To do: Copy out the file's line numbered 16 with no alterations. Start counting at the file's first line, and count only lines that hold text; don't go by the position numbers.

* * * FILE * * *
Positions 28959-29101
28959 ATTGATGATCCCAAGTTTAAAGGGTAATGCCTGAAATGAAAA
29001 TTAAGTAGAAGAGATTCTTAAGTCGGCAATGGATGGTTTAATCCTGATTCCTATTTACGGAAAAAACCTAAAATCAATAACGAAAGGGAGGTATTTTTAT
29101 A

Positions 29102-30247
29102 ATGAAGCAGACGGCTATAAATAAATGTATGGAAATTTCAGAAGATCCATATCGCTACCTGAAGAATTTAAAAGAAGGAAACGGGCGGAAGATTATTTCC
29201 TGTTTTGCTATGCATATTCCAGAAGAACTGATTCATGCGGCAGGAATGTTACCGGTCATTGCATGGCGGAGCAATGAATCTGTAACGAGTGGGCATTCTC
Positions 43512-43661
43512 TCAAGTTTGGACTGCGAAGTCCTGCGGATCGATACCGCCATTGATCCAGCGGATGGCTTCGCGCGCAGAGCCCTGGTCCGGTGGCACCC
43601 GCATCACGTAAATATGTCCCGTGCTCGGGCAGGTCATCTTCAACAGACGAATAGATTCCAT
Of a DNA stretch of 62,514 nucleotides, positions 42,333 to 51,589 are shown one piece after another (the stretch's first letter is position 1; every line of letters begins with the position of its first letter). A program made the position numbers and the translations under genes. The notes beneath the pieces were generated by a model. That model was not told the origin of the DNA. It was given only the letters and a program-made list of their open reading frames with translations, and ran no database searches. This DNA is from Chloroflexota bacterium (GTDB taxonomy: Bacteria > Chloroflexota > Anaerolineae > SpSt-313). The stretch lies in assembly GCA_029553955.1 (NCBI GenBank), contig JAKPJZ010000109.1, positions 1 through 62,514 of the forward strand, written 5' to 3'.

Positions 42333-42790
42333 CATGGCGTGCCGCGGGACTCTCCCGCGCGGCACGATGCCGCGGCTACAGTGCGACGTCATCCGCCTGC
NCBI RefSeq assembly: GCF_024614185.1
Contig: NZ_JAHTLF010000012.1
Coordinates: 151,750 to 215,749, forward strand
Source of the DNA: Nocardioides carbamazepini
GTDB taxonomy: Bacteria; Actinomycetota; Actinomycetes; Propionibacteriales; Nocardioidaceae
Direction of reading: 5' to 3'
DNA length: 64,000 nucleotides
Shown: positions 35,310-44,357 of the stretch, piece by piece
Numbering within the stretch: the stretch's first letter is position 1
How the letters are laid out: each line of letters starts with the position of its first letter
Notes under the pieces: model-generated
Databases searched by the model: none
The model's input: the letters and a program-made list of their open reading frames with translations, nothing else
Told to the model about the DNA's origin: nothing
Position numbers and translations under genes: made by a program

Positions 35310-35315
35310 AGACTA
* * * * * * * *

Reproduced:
Coordinates: 151,750 to 215,749, forward strand